john ennis's picture

and so i woke this evening wondering about burke in reverse. of course, this is little more than an exercise, i suspect, but in the spirit of de-ridda, all his precursors, all his grammatological devotees, i wondered "what if we were to take burke (and rhetoric) in reverse." that is to say, if the upward and downward synergies of rhetoric do culminate in ultimates of "identification," then what if one began, instead, with oneself as "already identified," as one already identified with several extrinsic links of apparent selfhood, and so beginning there, as "i am," one begins to de-rhetorize oneself?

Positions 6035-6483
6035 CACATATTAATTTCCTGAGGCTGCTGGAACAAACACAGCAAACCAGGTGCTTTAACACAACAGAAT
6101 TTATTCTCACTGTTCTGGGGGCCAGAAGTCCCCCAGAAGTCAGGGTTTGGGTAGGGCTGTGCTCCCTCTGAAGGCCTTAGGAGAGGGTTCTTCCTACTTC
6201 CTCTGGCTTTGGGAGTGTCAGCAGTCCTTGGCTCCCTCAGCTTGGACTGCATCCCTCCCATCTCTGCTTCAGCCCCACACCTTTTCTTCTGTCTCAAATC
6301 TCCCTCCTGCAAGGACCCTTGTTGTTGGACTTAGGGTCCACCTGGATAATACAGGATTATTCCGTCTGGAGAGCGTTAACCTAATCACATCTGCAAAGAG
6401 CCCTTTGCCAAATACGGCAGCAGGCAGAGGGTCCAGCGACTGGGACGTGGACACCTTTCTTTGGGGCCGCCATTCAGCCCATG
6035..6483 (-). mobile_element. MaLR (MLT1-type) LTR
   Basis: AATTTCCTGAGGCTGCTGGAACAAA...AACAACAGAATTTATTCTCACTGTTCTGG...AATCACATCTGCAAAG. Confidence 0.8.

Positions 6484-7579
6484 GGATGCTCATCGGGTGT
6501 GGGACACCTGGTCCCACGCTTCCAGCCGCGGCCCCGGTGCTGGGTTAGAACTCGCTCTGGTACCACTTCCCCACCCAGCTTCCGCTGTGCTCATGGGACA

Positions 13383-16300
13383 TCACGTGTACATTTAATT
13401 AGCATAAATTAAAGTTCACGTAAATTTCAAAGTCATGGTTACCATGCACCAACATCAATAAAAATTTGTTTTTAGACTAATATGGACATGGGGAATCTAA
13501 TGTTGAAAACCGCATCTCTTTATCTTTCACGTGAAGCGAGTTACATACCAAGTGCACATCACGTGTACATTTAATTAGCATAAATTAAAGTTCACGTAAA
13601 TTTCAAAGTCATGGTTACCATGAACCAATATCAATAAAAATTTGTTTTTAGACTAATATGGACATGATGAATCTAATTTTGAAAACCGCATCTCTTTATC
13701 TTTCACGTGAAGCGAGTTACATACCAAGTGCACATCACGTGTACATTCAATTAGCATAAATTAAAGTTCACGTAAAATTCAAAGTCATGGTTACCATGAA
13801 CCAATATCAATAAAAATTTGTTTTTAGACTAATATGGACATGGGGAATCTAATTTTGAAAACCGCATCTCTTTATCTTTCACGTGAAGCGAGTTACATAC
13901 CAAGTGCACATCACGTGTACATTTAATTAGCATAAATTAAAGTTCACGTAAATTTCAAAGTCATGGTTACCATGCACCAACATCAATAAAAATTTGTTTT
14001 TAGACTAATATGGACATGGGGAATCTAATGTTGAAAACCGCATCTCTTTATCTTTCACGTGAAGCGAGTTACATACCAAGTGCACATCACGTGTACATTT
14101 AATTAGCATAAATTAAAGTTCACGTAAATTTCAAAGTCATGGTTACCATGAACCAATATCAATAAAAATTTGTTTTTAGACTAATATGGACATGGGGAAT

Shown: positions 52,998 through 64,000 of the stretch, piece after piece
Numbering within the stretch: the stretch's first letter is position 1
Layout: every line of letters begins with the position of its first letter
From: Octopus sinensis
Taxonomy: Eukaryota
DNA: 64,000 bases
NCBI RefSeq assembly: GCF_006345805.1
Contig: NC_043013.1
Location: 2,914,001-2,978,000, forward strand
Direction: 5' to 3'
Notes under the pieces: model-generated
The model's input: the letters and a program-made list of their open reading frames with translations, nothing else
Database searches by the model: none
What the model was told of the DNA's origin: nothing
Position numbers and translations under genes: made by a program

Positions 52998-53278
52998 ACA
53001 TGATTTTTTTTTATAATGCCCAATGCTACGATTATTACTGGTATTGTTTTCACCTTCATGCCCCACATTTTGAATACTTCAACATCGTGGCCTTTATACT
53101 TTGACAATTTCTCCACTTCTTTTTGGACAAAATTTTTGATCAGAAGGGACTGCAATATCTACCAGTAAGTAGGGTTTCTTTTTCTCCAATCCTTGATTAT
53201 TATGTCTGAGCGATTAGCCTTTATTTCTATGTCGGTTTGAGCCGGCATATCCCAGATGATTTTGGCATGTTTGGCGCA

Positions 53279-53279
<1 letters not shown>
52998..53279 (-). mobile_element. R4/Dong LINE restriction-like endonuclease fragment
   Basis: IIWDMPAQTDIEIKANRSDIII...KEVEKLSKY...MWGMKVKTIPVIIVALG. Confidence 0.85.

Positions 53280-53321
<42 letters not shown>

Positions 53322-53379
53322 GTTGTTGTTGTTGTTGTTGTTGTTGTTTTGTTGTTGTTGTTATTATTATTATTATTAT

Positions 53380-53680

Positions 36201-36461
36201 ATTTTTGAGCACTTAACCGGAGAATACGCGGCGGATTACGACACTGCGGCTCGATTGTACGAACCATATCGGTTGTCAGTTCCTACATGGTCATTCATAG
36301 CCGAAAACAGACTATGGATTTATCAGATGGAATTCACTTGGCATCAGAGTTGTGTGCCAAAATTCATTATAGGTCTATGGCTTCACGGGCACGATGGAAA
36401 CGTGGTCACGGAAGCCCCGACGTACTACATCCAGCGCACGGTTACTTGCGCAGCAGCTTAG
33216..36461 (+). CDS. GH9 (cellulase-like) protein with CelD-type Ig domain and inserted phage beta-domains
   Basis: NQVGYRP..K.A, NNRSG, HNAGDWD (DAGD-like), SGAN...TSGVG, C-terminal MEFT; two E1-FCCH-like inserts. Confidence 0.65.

then were i to "joyce" some terms, terms like "derrida" might we arrive at something like "divide," and might this not lead us, eventually, to "deconstruct?" and again, joycing the term "burke" or perhaps "re-burke" might we not come close to something like "reverse?" so that if i begin with the sense that i am "one" already identified, and initially descend rather than ascend (assent?) i have embarked (em-burked?) on this de-rhetorization commonly called "psychoanalysis." this is the freudian rhetoric par excellence, perhaps. perhaps not. and so what? except that in this reversal, this de-rhetorization, it may be suggested that burke is right, of course. rhetoric is everywhere. our birthrites are, in fact, "to be persuaded," and is it much of a leap then to suggest that the nature of language is the nature of dialectical life forces that comprise the continuum of existence derrida called "differance?" i must need more sleep.